By Patricia Farrar-Rivas, CEO
As impact investors, Veris Wealth Partners directs capital to support the varied goals of our clients, while helping create a more just and sustainable world. The process of aligning values with wealth through impact investing continues to revolutionize the capital markets in the U.S. and abroad.
Impact investing also does something else that’s very important: It delivers both positive social change and financial performance. Very few wealth management strategies can achieve both of these goals.
With such a broad mandate and so much opportunity, the question is how do we determine where to concentrate our efforts and yours?
At Veris, we are focused on five key impact investing themes. These focus areas aren’t new for Veris; we have been working on them for many years. All of these themes are highly interconnected, though different in terms of suitability and risk.
Our team is excited about these investing themes for good reason: Each one seeks to mitigate specific risks and identify promising investment opportunities that can deliver significant environmental and social impact. In our blogs and white papers in 2015, you’ll hear more from us on these topics. Also expect that our point-of-view will evolve even further as new developments unfold.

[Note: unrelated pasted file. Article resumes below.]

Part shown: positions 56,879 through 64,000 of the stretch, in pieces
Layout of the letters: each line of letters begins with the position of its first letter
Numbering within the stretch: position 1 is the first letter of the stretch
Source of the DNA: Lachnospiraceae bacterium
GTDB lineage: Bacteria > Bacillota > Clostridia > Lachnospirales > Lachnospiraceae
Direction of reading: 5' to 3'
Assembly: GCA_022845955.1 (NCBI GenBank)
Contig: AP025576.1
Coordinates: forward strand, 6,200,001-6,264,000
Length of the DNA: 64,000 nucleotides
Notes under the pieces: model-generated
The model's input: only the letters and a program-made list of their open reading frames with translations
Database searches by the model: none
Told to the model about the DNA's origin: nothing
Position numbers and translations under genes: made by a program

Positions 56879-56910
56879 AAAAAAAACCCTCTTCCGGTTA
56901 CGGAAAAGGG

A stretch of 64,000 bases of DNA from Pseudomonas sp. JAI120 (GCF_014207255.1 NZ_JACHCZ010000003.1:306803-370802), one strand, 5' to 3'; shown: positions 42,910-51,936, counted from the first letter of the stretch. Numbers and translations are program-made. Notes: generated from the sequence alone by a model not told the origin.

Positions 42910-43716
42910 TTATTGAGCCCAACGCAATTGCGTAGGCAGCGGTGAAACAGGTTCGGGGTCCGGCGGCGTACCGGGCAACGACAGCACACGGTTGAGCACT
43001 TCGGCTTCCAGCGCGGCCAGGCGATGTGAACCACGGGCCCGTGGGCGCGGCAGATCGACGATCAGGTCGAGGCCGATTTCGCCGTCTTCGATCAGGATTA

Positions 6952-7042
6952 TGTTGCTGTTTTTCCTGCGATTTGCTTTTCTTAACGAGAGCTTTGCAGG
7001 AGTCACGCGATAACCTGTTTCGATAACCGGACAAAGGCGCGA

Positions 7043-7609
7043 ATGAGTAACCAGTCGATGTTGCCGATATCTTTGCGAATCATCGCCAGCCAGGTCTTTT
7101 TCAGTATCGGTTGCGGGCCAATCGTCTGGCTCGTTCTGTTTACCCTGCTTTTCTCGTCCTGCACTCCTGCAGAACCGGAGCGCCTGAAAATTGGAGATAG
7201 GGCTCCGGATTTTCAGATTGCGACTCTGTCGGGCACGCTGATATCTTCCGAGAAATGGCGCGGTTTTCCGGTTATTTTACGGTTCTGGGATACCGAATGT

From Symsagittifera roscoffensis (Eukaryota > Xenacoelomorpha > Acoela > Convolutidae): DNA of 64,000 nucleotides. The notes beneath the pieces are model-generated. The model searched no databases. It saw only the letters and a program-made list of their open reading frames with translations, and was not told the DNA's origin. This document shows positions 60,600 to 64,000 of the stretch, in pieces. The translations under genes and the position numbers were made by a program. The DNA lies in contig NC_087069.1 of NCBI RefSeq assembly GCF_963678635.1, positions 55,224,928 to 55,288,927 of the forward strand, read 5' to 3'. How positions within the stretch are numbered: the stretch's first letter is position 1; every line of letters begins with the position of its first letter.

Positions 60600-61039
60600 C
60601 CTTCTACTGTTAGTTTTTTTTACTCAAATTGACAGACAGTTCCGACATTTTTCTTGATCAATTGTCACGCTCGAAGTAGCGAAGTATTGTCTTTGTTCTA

1. Gender Lens Investing
Gender lens investing is one of the newest strategies for creating impact. Gender lens investing includes investments that make capital accessible to female entrepreneurs and businesses; promotes gender equality in the workplace by supporting companies that are gender policy leaders; and invests in products and services that benefit women and girls.
The data shows that better companies and communities are created when wealth and leadership flow to women, whether the goal is to lift women and girls out of poverty or bolster women’s leadership and entrepreneurial success.
Put simply, investing in women is good for all of us. By focusing on some of us we all win.
2. Sustainable Agriculture and Food Systems
Agriculture is the most dominant human endeavor on the planet. Agriculture as it is practiced today threatens wild plant and animal species, as well as the natural ecosystem upon which humans and wildlife depend. Today, over 70% of fresh water goes to crops, livestock grazing and forestry.
With the world population estimated to reach 9 billion by 2040, it is imperative that the management of agriculture systems be improved to increase productivity and preserve biodiversity. Investment in sustainable agriculture seeks to demonstrate that environmentally progressive farming practices are scalable and are more economically viable than today’s chemical-dependent commodity agriculture.
Further to advance this new agriculture consumers are demanding food and agriculture systems that return closer to their communities and regions. This too is a very positive trend, rebuilding a local food infrastructure which has been swallowed by Agribusiness and multinational food companies. Many of our clients are already very engaged.
3. Climate Change and the Environment